Mohamed A. El-Erian’s presentation focused on “regret minimisation” – not having to regret being unprepared. In an anecdote, he confessed that he did not anticipate the financial crisis. At Pimco, they believed there was an 85% probability that Lehman Brothers would be snapped up by a bank with a healthier balance sheet amid relatively little fanfare. They rated the risk of a major financial crisis caused by a disorderly insolvency as just 3%. “Nevertheless, we had a detailed action plan in a drawer that told us what to do in this scenario,” El-Erian pointed out.
His key message for the assembled investors was this: “You can only successfully navigate through uncertain times if you look at things from different angles.” He added that everyone must answer for themselves the question of what to do if the “normal scenario” does not occur. El-Erian painted a picture of the current “85% expectation”: a soft landing for the economy based on market consensus, central bank monetary policy that continues to effectively support asset valuations, and fiscal stimulus from governments. The expectation is that while politics remains loud, populist and nationalistic, this will have little impact on the markets, where prices are expected to continue rising, and that nothing dramatic will happen.
According to El-Erian, it would be much more inconvenient if things turn out differently. He outlined this scenario as follows: “At some point, politics will weaken the markets, and central banks will be less able and willing to protect the markets and decouple them from a weakening global economy.” He added that it is now time to look out for signals from the system, and highlighted one such unsettling signal: “The USA has begun to use economic instruments as weapons – and it will be difficult to move away from that again.” El-Erian observed that although trade is a cooperative game, we have now entered a world of uncooperative play, as the USA is convinced that it has greater staying power than other nations.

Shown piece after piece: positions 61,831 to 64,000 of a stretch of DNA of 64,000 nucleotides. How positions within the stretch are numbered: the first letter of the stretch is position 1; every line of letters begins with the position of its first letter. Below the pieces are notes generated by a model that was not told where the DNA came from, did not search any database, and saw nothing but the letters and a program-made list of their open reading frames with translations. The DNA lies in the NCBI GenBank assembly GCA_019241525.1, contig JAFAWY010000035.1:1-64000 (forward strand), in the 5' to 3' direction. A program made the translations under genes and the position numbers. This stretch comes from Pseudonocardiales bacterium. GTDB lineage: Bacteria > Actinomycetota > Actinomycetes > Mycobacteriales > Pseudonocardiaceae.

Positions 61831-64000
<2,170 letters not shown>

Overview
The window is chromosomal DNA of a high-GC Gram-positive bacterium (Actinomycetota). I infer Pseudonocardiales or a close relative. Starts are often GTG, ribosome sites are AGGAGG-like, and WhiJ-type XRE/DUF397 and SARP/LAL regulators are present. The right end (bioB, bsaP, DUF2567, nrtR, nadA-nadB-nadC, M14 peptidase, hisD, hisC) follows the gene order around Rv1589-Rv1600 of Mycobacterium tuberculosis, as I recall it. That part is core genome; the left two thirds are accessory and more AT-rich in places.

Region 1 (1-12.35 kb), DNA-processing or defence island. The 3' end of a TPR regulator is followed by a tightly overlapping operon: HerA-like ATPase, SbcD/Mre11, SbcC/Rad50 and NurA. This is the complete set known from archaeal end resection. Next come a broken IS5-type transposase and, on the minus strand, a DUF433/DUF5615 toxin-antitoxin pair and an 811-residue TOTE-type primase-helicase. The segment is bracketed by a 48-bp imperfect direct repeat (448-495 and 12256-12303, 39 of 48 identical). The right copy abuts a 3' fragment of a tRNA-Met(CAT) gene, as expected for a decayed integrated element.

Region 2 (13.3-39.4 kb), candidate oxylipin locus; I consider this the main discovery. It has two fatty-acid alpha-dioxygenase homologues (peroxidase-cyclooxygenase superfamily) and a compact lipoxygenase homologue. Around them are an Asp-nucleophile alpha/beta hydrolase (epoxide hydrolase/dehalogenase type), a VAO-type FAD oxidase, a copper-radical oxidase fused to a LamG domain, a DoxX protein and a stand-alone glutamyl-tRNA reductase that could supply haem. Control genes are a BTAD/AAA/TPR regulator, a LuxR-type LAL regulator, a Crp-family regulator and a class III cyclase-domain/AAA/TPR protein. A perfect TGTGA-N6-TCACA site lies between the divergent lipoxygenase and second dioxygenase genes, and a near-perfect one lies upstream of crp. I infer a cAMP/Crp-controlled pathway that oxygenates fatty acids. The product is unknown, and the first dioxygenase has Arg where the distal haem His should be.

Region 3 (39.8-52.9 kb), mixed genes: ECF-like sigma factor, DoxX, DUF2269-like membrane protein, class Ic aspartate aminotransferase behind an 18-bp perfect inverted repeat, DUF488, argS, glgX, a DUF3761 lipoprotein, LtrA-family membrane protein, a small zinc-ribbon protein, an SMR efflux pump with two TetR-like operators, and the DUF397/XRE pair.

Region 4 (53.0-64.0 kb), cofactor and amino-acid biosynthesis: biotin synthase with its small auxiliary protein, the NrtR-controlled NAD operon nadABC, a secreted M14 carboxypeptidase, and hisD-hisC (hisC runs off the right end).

He said that in a world like this, it is impossible to follow a clear strategy, “and I haven’t even talked about technology, climate change or demographics yet.” Finally, a guest asked El-Erian how he would personally invest, to which he responded: “I prefer to invest in niche strategies and not only in broad stock market indices.”